Haiti is suffering from the massive Jan 12 earthquake and needs our help. Below I've posted some first-hand accounts of the quake from people in Haiti. Please consider a donation to an organization in Haiti. If you would like to give directly to a Haitian family, please contact me (anna.versluis@gmail.com).

Wednesday, March 28, 2007

Good Food

When I think of "market"—especially an outdoor market—I think of fresh produce. Thus I am always disappointed when I go to the weekly markets in the countryside. I might find some scraggly green onions, a few unhappy heads of cabbage, some potatoes and avocados, but other than that at this time of year it seems most people are selling dried beans, corn meal, plantains (which, I'm sorry, but I can hardly consider a real vegetable), and unperishables: canned tomato paste, oil, cubes of maggi, salt and seasonings, soap, toothpaste, cheap candy, notebooks. There is nothing I want to buy, and yet I want to buy. . .something. Even I have a hard time feeling right about life if I go more than a few days without spending any money. For breakfast, Fleurimond would boil me an egg, which I supplemented with bread from the Fond Verrettes bakery. It's not good bread, in my opinion, but it's fresh bread. The main meal of the day: french fries, or rice with pidgeon peas. In the evening: whatever french fries or rice I hadn't eaten at midday. But even though I was hungry I found I didn't want the same thing I'd had earlier (but now colder). I wanted hot cocoa, or pumpkin soup, or carrot cake. I didn't want a boiled egg and bad bread and water for breakfast. I wanted hot coffee with cream, orange juice and a crusty bagette with real butter.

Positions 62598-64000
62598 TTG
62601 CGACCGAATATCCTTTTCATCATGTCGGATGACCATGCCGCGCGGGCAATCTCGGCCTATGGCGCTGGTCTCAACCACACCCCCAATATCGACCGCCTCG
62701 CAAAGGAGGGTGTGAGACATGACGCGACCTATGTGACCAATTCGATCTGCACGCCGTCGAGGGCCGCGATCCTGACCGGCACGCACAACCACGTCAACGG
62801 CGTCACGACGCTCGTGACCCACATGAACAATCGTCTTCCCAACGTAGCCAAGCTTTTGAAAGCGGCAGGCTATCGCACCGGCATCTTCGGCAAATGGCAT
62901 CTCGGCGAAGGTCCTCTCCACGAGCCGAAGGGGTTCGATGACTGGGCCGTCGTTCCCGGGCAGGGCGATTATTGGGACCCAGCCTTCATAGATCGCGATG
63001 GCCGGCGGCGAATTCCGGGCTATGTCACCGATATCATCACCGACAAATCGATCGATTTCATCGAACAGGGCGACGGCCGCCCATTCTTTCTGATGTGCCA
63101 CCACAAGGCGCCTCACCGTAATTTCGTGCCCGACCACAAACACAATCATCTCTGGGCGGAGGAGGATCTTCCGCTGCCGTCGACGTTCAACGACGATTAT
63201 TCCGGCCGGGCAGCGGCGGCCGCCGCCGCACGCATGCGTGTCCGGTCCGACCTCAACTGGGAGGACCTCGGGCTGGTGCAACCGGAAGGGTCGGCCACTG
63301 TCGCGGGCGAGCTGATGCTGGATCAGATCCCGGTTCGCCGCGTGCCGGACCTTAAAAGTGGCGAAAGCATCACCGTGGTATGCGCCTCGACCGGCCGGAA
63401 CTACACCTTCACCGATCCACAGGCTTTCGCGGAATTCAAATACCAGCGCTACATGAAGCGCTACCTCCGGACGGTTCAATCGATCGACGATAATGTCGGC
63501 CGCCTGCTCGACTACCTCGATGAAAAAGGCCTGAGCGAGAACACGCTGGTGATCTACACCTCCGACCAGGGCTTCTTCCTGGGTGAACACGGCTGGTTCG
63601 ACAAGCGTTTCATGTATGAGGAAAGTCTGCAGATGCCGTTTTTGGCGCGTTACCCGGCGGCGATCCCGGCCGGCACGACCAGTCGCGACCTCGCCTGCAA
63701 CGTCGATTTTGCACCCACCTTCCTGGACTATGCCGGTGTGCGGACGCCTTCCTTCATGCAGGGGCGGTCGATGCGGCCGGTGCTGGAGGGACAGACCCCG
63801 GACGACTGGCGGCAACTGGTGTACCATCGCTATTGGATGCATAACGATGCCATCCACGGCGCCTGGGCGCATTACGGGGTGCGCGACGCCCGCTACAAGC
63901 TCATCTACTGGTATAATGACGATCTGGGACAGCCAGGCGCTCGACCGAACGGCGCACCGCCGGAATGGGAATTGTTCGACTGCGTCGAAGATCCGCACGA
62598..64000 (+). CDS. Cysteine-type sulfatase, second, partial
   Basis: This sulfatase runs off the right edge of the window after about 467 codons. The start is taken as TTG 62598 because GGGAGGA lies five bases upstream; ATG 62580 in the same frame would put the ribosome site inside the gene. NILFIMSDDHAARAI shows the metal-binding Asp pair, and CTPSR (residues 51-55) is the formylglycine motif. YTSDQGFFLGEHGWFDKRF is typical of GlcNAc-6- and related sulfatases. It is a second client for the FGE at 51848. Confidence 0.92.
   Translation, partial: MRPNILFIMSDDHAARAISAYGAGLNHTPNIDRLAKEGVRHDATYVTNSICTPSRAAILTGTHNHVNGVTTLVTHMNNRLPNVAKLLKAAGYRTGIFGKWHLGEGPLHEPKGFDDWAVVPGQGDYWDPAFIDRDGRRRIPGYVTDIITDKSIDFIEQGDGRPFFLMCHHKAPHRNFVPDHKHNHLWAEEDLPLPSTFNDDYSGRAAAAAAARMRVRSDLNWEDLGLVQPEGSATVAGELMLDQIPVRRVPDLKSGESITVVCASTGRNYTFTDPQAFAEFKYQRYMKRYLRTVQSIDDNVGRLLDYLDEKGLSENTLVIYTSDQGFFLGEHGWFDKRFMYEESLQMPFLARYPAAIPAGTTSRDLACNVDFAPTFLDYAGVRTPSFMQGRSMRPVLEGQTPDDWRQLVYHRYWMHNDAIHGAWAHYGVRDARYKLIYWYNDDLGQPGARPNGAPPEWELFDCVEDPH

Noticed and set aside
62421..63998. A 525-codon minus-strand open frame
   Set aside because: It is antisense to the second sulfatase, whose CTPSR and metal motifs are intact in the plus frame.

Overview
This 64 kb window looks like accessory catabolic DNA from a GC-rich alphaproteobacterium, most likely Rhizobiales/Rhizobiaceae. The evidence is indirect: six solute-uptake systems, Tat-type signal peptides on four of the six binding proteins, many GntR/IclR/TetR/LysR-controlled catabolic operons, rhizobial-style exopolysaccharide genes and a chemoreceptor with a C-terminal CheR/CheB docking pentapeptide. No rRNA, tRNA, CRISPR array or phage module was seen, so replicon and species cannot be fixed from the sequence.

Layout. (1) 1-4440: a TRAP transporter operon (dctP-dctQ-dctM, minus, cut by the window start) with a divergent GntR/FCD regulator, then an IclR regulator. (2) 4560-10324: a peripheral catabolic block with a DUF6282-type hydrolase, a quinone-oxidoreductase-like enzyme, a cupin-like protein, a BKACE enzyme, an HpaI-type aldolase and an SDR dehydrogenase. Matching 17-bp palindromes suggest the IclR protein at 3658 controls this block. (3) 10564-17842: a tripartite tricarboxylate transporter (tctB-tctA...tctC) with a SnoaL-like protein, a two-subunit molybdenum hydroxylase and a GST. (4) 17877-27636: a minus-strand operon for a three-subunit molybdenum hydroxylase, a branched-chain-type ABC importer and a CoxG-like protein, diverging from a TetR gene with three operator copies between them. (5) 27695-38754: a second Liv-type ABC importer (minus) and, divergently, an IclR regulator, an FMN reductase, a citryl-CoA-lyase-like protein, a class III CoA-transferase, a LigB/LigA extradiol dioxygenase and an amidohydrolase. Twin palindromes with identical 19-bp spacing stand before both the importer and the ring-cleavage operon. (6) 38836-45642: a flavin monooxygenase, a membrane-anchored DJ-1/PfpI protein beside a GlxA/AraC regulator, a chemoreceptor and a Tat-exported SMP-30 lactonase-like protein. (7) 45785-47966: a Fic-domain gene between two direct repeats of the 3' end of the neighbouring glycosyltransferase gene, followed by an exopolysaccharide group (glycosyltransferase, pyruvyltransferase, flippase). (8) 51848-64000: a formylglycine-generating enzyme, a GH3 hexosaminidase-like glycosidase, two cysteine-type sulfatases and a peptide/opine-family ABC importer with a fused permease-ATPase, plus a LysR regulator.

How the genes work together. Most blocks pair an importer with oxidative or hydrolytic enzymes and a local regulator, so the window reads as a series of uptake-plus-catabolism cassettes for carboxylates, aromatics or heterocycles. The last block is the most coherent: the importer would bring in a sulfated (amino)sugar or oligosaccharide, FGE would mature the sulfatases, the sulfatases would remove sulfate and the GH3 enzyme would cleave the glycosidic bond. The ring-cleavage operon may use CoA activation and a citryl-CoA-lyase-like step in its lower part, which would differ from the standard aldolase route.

Mostly, I spent a lot of the week craving saturated fat and fresh produce. It felt unnatural—even claustrophobic—to not be able to buy a candy bar or orange juice, to know that there just was none to be had in the area.
One of the interview questions asks people to select whether 1) they are a family in the area with some means, or 2) they don't have a lot but they eat each day, or 3) they are malere, the truly destitute. Many people choose category number two, but they correct the question: they do not truly eat each day but they do goute—the verb for taste, or snack. All day long I would be with people whose relationship to food couldn't really be called eating—simply tasting a bit of food—and I, with all the bread and eggs and rice and peas I could ever want, could do little but fixate on how in the world I might manage to procure some chocolate.
Walking through a crowded Port-au-Prince street on my way home today, I saw Caribbean cherries, mangos, tomatoes, grapefruit, custard apples, watercress. Even though I didn't buy any of it, it was enough to feast my eyes on it and know I could buy and eat. The produce was available and I have money. What a wonderful combination! And so like America! Is that not the essence of the American dream—variety, availibility and purchasing power?
This afternoon, back in Port-au-Prince, I made some coffee, my first coffee in nearly a week. (They grow and sell coffee in Fond Verrettes but tend to roast the beans with so much sugar it's like drinking coffee syrup.) Then Woni, bless her, said, wouldn't you like some of this delicious flan with rum raisin sauce to go with your coffee? Mmmm, it was heavenly!


At 2:28 PM, Anonymous Anonymous said...

When our "guys" were young, sometimes they would be "picky" about what they ate or wore. They would get annoyed that their father would say, "Only the rich can be choosey." Lori


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